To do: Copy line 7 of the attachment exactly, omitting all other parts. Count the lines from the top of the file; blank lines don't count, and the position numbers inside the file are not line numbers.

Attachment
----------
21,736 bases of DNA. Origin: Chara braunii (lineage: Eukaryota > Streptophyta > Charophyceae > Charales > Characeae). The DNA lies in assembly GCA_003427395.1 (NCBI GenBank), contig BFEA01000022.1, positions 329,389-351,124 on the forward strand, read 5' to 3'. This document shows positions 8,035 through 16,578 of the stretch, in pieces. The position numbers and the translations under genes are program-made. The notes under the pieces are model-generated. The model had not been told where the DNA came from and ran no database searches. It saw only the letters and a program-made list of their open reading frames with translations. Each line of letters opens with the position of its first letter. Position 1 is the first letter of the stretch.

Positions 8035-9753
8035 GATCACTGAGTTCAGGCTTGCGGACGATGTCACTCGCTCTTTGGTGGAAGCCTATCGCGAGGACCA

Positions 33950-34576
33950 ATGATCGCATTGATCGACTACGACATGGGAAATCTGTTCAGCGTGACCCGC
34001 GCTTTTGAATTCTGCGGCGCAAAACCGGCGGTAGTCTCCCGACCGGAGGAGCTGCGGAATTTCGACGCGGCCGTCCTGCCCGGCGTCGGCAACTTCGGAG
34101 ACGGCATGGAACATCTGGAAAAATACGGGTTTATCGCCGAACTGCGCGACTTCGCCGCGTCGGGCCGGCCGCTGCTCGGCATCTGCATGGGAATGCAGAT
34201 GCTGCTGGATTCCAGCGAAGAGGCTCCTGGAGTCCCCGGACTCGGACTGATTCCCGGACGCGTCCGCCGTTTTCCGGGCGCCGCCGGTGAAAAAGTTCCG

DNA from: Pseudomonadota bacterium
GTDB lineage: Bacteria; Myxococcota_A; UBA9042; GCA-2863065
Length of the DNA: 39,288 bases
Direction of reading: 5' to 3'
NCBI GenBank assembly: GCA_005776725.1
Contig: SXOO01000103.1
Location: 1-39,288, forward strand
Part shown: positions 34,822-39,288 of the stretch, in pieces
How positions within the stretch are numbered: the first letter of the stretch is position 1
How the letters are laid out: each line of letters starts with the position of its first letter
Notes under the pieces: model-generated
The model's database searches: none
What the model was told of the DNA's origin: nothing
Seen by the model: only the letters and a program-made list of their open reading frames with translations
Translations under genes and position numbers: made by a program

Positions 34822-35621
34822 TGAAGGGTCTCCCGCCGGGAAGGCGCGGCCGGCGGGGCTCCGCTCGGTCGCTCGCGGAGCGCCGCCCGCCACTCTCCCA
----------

34101 ACGGCATGGAACATCTGGAAAAATACGGGTTTATCGCCGAACTGCGCGACTTCGCCGCGTCGGGCCGGCCGCTGCTCGGCATCTGCATGGGAATGCAGAT